What should have been a victory lap has turned into a rather ragged obstacle course for WeWork, the co-working juggernaut.
WeWork (recently rebranded as the We Co.) was forced to postpone its hotly anticipated initial public offering after filings last week showed billions in losses and potential conflicts of interest for Adam Neumann, its controversial and charismatic chief executive. Though his unconventional leadership style helped propel the company to a $47 billion valuation, it could cost him his spot at the company’s helm.
The prospectus, which showed WeWork had blown through more than $2 billion in 2018, cast serious doubts on the company’s business model, profitability and stability. Now a group of board members tied to SoftBank, the Japanese tech giant and WeWork’s biggest investor, wants Neumann out as CEO because they have lost faith in his leadership, according to multiple media reports.
According to the Wall Street Journal, board members could meet as soon as this week. They want Neumann to drop the CEO mantle and become non-executive chairman, which would give him a role at the company he built while bringing in new leadership to push through the IPO.
WeWork declined to comment. SoftBank did not immediately respond to a request for comment.
The 40-year-old Neumann easily fits the bill of Silicon Valley disrupter. A towering 6-foot-5, he’s known for walking around the office barefoot and encouraging the free flow of tequila. His goals are wide-ranging and unbounded by reality – becoming the world’s first trillionaire, taking WeWork to Mars, living forever, being Israel’s prime minister or “president of the world,” according to reporting from the Wall Street Journal.
But Neumann’s life is intrinsically intertwined with WeWork’s business. He has the majority of voting rights and could fire the company’s entire board if he wanted. He has borrowed hundreds of millions against his stock holdings and holds stakes in multiple companies that own properties leased to WeWork, prompting allegations of self-dealing that are worrisome to investors. Neumann was even paid nearly $6 million by WeWork for the trademark rights to the word “We” during the company’s rebranding. (He later paid the money back, the company said in an updated filing.)
“Adam” appears in the prospectus 169 times.
“Adam is a unique leader who has proven he can simultaneously wear the hats of visionary, operator and innovator, while thriving as a community and culture creator,” Neumann is described in U.S. Securities and Exchange Commission filings. “Given his deep involvement in all aspects of the growth of our company, Adam’s personal dealings have evolved across a number of direct and indirect transactions and relationships with the Company.”
The Israeli-born Neumann moved to the United States in 2001 after a stint in the Israeli navy and studied business at Baruch College in New York City. His last business venture before founding WeWork was a failed baby clothes company called Krawlers that made pants with kneepads for cushier crawling. In 2008, Neumann teamed up with an architect, Miguel McKelvey, to lease vacant space in the building they worked in and turn it into a hip, eco-friendly co-working space. The business grew into WeWork, which has pegged its brand to the notion that work is the axis of life.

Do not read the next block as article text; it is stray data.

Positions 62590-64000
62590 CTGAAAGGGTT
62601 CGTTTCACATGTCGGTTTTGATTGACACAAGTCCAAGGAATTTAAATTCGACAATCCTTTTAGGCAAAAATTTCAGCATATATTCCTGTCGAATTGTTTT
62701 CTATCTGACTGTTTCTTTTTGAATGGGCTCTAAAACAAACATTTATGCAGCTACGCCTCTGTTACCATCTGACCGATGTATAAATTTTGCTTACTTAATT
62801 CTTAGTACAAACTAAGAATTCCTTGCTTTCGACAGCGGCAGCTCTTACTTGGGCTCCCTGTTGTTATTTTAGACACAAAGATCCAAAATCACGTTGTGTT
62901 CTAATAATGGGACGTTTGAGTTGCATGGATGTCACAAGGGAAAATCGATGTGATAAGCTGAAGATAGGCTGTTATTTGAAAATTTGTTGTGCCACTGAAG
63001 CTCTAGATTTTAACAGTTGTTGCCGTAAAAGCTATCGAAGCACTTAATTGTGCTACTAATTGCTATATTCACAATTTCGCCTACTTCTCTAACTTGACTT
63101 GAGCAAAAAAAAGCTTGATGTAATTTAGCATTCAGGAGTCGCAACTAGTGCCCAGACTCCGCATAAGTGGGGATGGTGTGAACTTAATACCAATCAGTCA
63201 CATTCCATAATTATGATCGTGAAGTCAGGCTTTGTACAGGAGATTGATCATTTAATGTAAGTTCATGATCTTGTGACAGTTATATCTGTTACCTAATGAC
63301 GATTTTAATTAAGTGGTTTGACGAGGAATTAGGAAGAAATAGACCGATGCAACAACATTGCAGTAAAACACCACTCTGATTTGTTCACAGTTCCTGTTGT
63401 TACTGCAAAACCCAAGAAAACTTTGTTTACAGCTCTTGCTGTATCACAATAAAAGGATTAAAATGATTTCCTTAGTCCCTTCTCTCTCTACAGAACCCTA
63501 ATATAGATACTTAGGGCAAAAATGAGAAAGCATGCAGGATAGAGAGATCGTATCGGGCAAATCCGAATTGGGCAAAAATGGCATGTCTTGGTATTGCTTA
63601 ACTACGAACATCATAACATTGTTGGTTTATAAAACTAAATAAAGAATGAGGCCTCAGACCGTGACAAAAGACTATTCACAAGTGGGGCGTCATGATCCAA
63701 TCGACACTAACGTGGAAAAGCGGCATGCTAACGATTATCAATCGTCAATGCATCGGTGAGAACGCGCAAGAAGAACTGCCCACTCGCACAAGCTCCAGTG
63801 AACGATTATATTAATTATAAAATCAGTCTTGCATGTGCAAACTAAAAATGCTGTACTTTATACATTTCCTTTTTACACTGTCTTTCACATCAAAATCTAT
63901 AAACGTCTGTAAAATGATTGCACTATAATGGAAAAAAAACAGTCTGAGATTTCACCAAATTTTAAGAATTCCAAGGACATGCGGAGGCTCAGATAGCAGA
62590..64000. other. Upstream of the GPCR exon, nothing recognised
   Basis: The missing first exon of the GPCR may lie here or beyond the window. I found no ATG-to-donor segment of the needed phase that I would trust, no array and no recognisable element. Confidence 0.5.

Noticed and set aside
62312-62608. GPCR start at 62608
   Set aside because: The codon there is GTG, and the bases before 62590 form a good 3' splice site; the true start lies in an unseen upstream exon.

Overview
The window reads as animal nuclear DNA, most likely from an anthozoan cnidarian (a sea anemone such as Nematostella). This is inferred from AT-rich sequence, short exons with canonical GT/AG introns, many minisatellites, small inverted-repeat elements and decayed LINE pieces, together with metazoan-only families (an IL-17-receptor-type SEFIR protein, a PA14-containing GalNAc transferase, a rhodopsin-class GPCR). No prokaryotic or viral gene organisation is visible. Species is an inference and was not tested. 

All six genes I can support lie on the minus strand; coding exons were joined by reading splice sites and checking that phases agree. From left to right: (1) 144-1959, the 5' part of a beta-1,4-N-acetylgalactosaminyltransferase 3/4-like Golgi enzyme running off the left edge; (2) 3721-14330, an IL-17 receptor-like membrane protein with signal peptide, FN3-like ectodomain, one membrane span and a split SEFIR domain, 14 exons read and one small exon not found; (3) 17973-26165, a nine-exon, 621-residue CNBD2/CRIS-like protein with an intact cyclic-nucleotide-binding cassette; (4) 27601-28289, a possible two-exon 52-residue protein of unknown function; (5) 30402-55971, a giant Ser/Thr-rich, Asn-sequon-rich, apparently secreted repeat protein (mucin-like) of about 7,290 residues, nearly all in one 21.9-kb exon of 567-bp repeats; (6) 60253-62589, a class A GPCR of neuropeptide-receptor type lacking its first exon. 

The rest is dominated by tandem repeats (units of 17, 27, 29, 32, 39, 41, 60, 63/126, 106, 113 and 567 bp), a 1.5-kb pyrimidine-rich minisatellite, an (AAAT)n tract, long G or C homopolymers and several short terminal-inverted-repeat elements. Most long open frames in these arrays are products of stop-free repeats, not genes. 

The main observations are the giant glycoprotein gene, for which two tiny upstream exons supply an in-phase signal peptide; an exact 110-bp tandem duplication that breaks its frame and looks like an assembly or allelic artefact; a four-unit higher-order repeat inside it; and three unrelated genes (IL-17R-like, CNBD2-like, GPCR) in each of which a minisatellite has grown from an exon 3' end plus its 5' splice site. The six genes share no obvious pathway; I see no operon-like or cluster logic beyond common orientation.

WeWork is now the biggest private tenant in Manhattan and has hundreds of offices in more than 30 countries. Since its founding, it has raised more than $12 billion but has never turned a profit.
WeWork’s culture is a reflection of its founder. At mandatory “camp” each summer, thousands of employees gather for crafts and hard partying. They hear from speakers such as Deepak Chopra and settle in for performances from such artists as Lorde and the Red Hot Chili Peppers. Neumann abruptly banned meat from WeWork offices in 2018, leaving befuddled executives to sort out the details and explanation. His penchant for smoking pot while airborne prompted the private jet he was on to be recalled last summer after the flight crew discovered a cereal box stuffed with marijuana, the Wall Street Journal reported.
It was Neumann’s wild streak that attracted the attention of Masayoshi Son, chief executive of SoftBank, according reporting from the Wall Street Journal. Neumann had told others that Son appreciated his craziness, but “thought that he needed to be crazier.”
Neumann has suggested, at various times, that WeWork could help stop world hunger, solve the problem of parentless children and end the refugee crisis.
“I need to have the biggest valuation I can, because when countries are shooting at each other, I want them to come to me,” Neumann said, according to New York Magazine.
His wife, Rebekah Paltrow Neumann, helped co-found WeWork and serves as chief executive of WeGrow, the company’s private primary school. She is described as Neumann’s “strategic thought partner” in SEC filings and he has described her as his “co-founder for life.” She also is the cousin of Gwyneth Paltrow, the actress and founder of the natural health and lifestyle brand, Goop.
Rebekah Neumann’s role has diminished at WeWork following investor pushback, according to news reports, and is barred from serving on the company board. The Wall Street Journal reported that she ordered that a number of employees be fired after brief interactions with them because “she didn’t like their energy.” It’s unclear whether her orders were followed.
In 2017, Adam Neumann told Forbes that his company’s valuation was “more based on our energy and spirituality than it is on a multiple of revenue.” WeWork’s value has fallen to about a third of its estimated $47 billion valuation, according to multiple reports.
(c) 2019, The Washington Post · Taylor Telford